Ignore your follower numbers: Just that!

Keep posting and confidence and topics will come easier with time: Over the years I have struggled to find that elusive ‘focus’ for my blog and have posted about all kinds of things. Maybe I will eventually settle onto just one topic, maybe not. What matters is to be brave and keep posting. Let your interests guide your way, and the way will become clearer as you progress.

Don’t spread yourself too thin: You don’t need every social media account to have a worthwhile blog. What matters is creating worthwhile content and interacting with your readers, so put those first. The more time you give to your life away from the Internet, the easier it will be for you to write interesting stuff on it.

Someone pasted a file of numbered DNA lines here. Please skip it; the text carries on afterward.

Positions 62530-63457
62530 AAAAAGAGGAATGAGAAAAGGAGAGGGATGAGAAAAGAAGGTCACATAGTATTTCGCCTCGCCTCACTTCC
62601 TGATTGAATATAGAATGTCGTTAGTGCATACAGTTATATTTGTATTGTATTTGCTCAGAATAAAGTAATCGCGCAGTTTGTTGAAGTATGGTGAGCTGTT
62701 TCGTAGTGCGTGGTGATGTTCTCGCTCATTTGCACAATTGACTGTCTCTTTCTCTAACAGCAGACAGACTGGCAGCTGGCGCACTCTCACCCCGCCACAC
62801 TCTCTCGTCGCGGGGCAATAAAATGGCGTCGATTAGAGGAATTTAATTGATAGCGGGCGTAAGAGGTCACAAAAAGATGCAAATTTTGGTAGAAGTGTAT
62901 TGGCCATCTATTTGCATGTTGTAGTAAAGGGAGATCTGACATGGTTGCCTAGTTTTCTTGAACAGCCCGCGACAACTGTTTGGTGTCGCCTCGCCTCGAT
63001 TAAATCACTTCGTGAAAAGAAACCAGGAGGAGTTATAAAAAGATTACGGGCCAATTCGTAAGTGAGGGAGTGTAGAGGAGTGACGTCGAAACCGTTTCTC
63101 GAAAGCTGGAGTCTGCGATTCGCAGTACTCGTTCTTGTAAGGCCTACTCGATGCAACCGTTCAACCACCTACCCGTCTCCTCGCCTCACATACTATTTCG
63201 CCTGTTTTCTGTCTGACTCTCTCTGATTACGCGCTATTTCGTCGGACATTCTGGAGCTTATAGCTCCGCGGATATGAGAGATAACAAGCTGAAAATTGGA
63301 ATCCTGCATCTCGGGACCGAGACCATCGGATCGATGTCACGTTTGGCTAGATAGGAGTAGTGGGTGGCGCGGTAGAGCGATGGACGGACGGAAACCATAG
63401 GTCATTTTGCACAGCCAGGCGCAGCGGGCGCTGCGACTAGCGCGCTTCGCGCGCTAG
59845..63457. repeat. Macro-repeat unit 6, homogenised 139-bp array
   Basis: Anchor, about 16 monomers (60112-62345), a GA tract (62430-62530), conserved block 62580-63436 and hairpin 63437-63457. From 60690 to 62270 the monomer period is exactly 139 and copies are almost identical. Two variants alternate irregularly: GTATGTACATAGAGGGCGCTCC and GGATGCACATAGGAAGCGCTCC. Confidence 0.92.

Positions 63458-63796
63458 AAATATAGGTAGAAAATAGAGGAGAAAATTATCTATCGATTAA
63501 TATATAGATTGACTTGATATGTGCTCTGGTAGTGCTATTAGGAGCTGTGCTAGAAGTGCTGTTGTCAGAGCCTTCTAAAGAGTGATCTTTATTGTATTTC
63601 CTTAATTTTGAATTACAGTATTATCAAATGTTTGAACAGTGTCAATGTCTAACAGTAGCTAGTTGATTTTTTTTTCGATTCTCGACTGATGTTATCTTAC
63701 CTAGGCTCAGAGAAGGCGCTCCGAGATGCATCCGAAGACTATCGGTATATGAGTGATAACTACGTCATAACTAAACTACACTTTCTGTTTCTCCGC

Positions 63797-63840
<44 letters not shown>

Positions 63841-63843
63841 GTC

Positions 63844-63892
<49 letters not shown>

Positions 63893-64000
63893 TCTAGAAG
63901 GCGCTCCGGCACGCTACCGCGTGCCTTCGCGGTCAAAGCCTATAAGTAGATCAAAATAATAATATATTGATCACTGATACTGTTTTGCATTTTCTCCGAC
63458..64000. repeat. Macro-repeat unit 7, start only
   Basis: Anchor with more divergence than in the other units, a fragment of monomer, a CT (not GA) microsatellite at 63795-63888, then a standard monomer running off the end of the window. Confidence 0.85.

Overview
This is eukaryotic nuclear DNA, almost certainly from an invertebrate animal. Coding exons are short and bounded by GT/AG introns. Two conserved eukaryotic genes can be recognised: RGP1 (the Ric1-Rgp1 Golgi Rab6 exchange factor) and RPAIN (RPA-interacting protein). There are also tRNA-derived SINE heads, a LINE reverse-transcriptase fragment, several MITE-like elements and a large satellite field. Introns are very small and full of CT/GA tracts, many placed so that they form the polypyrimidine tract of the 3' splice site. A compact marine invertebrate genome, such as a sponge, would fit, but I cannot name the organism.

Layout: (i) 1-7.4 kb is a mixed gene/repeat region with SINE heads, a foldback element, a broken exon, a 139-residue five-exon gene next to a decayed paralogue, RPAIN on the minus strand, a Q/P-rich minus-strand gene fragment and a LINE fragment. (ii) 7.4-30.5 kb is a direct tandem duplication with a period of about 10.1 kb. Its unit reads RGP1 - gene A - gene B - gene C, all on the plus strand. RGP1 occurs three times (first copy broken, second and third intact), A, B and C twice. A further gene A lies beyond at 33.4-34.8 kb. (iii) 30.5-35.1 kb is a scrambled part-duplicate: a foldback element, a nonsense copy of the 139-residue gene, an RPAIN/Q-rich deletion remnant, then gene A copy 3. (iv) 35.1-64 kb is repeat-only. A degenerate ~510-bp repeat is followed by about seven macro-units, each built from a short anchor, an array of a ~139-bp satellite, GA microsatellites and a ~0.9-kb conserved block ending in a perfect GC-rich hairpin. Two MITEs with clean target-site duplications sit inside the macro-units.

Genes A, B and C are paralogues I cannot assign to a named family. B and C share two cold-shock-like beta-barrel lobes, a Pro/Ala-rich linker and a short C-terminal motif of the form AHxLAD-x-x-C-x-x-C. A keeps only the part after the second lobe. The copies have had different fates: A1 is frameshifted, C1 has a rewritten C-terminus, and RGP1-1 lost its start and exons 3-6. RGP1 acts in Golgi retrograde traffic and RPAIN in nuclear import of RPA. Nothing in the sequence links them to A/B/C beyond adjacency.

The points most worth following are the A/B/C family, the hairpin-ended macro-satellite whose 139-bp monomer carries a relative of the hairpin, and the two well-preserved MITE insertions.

Find your own way: There are a billion posts giving advice about blogging (just as this one is); take what you need and ignore the rest. Your unique approach to life and writing is what readers want to read. Don’t compromise this for popularity. I’ve seen too many blogs change from personal and unique, to popular carbon copies of a thousand others. Yes, the blogs that write template posts with perfectly pin-able images will get more followers – but take a closer look at their comments section – is there real human interaction or a whole lot of attention seeking and advertising? What kind of interaction do you want on your blog?

Set a schedule: It doesn’t have to be carved in stone, but a regular schedule of posting will help you immeasurably. If you make an intention to post once, twice, three times or more every week, and build it into a habit, you will find that your brain works unconsciously to find material to post about.